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Deutsche Bank Handled $150 Billion of Potentially Suspicious Flows Tied To Danske (#GotBitcoin?)

Preliminary findings of an internal review by Deutsche Bank AG of its role in a massive money-laundering scandal at Danske Bank suggest the German lender handled about $150 billion of the total amount of potentially suspicious transactions tied to Danske, according to a person familiar with the matter.

German lender’s shares drop on investor concerns about the scandal’s impact on its profitability.

Deutsche Bank’s findings aren’t final and haven’t been made public. It has been trying to assess its exposure to allegations of money laundering involving flows from Russia and elsewhere through Denmark’s largest bank. U.S. law enforcement agencies are probing transactions at Danske’s tiny Estonian branch over several years through 2015 where $230 billion flowed through accounts of non-Estonian account holders at the branch.

On Monday, a British former trader at Danske’s Estonian branch, Howard Wilkinson, testified publicly at a Danish parliamentary hearing about the scope of the alleged activity he witnessed at the small outpost.

Investor concerns about the impact of the Danske scandal have contributed to a drop in Deutsche Bank shares which are down more than 48% this year and hit new lows of near €8 ($9) Tuesday.

The shares had partially recovered by midday Tuesday in Germany, trading near €8.30, representing a 3% decline for the day. The Stoxx Europe 600 Banks index was down 1.8%.

The Danske concerns come as Deutsche Bank’s shares have fallen on broader doubts about its profitability.

“Deutsche Bank acted as correspondent bank for Danske Bank in Estonia,” a Deutsche Bank spokesman said. “Our role was to process payments for Danske Bank. We terminated this relationship in 2015 after identifying suspicious activity by its clients.”

Deutsche Bank has received requests for information from U.S. officials about Danske-related transactions, according to people familiar with the matter.

Mr. Wilkinson, who worked at Danske’s Estonian branch until 2014, pointed fingers at the three U.S. correspondent banks that cleared U.S. dollars for Danske Estonia for not catching suspicious flows of money. He singled out Deutsche Bank, referring to it only as the U.S. subsidiary of a European bank that served Danske throughout the period under investigation, between 2007 and 2015.

“This was the major correspondent bank for U.S. dollars, so when we are talking about this $230 billion number of suspicious funds, I would guess that $150 billion went through this particular bank in the U.S.,” he said.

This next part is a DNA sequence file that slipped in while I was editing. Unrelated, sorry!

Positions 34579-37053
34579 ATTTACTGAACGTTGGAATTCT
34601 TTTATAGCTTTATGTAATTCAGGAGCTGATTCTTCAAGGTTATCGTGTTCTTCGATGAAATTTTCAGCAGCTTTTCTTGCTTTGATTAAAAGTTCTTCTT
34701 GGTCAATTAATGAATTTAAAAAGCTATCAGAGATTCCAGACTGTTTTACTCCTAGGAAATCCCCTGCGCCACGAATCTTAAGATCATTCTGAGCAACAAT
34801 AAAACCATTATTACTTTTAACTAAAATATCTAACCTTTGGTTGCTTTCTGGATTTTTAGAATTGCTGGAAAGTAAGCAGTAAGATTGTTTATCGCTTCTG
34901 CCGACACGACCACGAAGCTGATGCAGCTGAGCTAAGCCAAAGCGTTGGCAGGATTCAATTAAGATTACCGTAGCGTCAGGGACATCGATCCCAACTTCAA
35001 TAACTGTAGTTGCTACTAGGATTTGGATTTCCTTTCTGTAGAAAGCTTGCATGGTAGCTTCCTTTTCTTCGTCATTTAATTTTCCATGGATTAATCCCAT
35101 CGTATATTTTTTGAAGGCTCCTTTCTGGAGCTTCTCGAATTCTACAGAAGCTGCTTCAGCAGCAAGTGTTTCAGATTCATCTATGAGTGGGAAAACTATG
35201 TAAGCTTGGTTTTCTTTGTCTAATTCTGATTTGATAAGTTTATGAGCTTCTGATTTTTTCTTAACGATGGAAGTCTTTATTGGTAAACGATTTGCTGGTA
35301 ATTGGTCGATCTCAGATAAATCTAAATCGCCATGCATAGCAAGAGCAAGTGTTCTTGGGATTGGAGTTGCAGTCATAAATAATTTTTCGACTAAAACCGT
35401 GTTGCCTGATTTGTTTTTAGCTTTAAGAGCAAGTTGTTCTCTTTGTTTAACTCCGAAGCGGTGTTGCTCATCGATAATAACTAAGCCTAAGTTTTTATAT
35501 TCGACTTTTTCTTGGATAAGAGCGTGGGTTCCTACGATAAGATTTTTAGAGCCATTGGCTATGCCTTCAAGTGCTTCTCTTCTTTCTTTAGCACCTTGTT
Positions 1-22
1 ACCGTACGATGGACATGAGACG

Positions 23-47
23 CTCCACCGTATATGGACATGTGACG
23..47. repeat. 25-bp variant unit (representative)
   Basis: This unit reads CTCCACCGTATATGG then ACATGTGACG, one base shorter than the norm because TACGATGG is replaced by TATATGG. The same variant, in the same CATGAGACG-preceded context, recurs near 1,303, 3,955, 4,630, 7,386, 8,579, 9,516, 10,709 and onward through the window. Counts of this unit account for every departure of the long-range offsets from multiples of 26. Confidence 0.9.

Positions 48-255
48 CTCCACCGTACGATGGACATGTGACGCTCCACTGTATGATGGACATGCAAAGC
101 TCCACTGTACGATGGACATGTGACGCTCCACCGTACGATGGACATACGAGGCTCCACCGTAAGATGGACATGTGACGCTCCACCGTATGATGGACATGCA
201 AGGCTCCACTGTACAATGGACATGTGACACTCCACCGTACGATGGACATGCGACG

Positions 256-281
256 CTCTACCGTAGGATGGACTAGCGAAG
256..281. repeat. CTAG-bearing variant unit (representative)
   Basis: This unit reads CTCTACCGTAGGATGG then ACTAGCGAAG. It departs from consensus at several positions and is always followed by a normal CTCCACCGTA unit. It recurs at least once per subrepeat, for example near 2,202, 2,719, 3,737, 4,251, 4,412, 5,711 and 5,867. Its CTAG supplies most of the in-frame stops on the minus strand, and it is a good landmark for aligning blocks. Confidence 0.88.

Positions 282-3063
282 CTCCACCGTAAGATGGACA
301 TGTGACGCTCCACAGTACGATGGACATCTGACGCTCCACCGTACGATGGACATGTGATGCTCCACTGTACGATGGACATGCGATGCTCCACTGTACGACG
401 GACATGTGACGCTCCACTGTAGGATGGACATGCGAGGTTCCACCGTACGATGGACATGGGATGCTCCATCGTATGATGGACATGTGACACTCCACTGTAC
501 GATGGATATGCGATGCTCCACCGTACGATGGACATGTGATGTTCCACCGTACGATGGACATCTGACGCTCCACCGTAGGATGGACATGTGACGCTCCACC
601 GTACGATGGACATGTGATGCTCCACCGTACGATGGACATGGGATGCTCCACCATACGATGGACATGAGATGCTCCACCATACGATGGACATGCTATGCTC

His estimate roughly matches Deutsche Bank’s own preliminary findings, according to the person familiar with that review.

Correspondent banks serve as intermediaries in international transactions, handling transfers for other banks doing business in countries where they have limited operations.

Deutsche Bank handles $450 billion to $500 billion in U.S. dollar transactions, on average, each day, according to a person close to the business.

JPMorgan Chase & Co. served as correspondent bank for Danske Estonia until 2013, when it was replaced by Bank of America Corp. , which cut ties with the Estonia branch over money laundering concerns in 2015. Those banks have declined to comment.

In September, Danske Bank said in reporting findings from a law firm it hired that around $230 billion washed through its Estonian branch via thousands of accounts. A large part was deemed suspicious. The bank’s CEO resigned with the release of the report.

Deutsche Bank is a major correspondent bank for U.S. dollar transactions. Banks are responsible for policing such money flows and flagging transactions they deem suspicious. Suspicions can be based on origin of funds or concerns about who’s sending or receiving money.

Deutsche Bank has come under fire repeatedly from U.S. and European watchdogs for weaknesses in its policing of financial crime. The unit responsible for money-laundering has suffered high-level turnover. In recent months, its global and U.S. heads of financial crime-fighting have both left for jobs at other banks. The global head, Philippe Vollot, joined Danske Bank as chief compliance officer and an executive board member.

Deutsche Bank Offices Raided in Money-Laundering Probe

Investigation focuses on employees suspected of helping clients create offshore entities in tax havens.

German authorities raided Deutsche Bank AG DB -4.85% offices Thursday as part of an investigation into whether the firm helped clients launder money through tax havens. One of the employees suspected of involvement works in the division responsible for fighting financial crime, according to people familiar with the matter.

Around 170 police officers and other officials seized documents during searches through six different properties Thursday, including one employee’s home, according to authorities.

The raid was a visible sign of mounting legal problems for the German lender, which has faced a string of allegations and costly legal settlements tied to failures to prevent money laundering and other banking violations.

Thursday morning, police vehicles lined up outside Deutsche Bank’s central Frankfurt headquarters, and German federal police and other officers crowded into the lobby of the highrise towers. Officers soon filtered upstairs onto other floors of the bank to search records, a person inside the bank said.

Not long after, Randal Quarles, the Fed’s vice chairman for supervision, arrived for a prescheduled lunchtime meeting with Deutsche Bank’s chief executive Christian Sewing and regulatory chief Sylvie Matherat, people familiar with the matter said.